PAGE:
The conference was a relatively low budget affair. Delegates were not paid but travel and accommodation costs for persons coming from outside Toronto were reimbursed. The total personnel required to organize the conference was about 40 with 25 coming from the permanent staff of the legislature. Expenses for the conference were estimated at about $400,000.

Observations on the Discussion

The background material for the workshops, prepared by the Research Service of the Legislative Library, broke down each of the eight issues into three sections – Where are we? Where do we want to go? How do we get there? These were followed by a list of questions for discussion. (What are the fundamental characteristics which define Canada? Should Parliament and Legislatures have the power to override rights and freedoms guaranteed in the Charter of Rights and Freedoms? Should aboriginal people have a guaranteed number of seats in the House of Commons, the Senate, and/or the provincial legislatures? Should provinces have the right to secede from Canada? Is it important that national standards in certain areas be maintained? Should the Senate be reformed or abolished?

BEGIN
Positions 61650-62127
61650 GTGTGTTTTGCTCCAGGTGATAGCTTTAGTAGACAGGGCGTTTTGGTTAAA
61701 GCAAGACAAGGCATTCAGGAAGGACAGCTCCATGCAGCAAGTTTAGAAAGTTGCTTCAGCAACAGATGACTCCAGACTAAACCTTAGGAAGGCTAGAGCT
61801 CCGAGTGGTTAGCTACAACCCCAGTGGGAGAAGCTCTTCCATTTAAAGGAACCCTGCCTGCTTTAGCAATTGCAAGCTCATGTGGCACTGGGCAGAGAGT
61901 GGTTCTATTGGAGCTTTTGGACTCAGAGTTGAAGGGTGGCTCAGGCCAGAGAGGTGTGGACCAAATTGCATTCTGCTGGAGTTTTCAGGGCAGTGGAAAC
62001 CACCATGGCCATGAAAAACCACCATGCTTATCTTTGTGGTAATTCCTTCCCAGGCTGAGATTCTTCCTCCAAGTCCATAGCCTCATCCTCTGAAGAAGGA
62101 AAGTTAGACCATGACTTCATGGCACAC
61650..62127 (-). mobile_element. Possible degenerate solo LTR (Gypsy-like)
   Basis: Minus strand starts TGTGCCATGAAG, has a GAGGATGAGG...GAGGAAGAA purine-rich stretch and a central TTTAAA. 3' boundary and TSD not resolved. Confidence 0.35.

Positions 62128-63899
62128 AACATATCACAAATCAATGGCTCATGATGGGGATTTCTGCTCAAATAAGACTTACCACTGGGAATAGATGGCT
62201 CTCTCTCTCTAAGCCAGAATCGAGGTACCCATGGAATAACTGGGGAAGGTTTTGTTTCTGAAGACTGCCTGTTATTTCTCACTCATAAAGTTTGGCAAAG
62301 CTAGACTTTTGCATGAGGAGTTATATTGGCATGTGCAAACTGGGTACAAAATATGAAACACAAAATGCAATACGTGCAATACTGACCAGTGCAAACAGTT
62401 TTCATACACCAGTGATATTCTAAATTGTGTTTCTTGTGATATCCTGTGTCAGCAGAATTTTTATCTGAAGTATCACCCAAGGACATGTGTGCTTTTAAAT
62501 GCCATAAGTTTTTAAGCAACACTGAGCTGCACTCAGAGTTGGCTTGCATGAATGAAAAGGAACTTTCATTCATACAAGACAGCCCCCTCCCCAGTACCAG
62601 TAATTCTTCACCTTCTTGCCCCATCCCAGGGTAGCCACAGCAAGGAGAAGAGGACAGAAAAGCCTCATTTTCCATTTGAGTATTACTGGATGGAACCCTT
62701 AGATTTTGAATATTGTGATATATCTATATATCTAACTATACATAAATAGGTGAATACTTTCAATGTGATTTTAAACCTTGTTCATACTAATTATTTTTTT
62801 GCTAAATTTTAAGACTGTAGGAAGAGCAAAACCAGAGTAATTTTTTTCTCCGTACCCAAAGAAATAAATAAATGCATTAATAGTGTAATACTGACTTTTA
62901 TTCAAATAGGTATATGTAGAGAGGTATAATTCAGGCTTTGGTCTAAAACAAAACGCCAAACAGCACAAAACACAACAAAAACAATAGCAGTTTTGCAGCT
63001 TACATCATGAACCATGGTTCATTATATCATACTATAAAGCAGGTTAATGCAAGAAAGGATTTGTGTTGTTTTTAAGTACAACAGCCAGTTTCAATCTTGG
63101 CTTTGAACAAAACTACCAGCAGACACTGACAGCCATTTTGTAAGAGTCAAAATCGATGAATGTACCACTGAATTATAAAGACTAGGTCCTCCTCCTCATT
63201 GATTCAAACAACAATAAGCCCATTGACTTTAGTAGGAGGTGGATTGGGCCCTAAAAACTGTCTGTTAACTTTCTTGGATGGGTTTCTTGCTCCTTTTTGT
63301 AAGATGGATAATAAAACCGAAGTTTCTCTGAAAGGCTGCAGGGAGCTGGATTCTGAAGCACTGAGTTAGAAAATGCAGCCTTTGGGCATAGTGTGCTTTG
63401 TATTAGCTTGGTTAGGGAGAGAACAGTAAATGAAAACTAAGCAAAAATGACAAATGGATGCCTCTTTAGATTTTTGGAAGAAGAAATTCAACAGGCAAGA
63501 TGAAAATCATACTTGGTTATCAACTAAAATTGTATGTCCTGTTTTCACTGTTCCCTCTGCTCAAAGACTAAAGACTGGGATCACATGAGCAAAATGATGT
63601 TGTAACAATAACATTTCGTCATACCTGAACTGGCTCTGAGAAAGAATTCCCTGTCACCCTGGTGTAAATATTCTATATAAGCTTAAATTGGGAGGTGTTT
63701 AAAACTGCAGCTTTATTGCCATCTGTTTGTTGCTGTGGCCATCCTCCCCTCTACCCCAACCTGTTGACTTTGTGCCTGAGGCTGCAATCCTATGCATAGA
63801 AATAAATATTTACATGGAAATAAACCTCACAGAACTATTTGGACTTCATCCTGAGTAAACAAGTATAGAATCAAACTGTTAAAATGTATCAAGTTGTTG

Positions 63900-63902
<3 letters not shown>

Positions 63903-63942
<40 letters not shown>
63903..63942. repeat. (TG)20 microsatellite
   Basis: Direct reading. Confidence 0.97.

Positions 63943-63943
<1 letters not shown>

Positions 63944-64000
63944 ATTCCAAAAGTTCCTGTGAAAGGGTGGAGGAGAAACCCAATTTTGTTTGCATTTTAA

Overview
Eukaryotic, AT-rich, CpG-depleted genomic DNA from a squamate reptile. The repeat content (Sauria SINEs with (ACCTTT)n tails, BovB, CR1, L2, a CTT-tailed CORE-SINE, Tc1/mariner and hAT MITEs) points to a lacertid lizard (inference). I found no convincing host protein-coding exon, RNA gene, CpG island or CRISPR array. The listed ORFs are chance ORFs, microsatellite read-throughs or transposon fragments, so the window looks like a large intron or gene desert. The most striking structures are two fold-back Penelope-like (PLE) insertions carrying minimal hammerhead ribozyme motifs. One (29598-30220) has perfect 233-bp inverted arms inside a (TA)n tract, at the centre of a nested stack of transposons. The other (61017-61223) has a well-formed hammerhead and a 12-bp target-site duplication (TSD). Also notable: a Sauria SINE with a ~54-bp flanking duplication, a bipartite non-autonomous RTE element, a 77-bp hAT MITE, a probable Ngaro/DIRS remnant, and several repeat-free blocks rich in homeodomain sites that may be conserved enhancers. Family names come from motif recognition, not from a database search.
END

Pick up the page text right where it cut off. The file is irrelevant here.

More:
One delegate observed that discussion in the workshops was a bit like a game of Jeopardy. Everyone has an answer. It all depends on who gets to the button first.

Discussions did not always follow the route laid out in the working papers. But the format had a great advantage over the traditional type of legislative committee where members spend most of their time listening and asking the odd question to special interest groups instead of publicly discussing the issues among themselves. Such conversations are reserved for the closed drafting sessions. While such a process may be appropriate for ordinary legislation that will eventually be subject to party discipline one must ask if the same process is appropriate for constitutional amendments. Surely there is no Liberal, Conservative or New Democratic position as to whether the Senate should be elected or if representation should be equally divided among all provinces. This is an issue on which all Canadians have an equal interest and the traditional process has been unable to reflect this.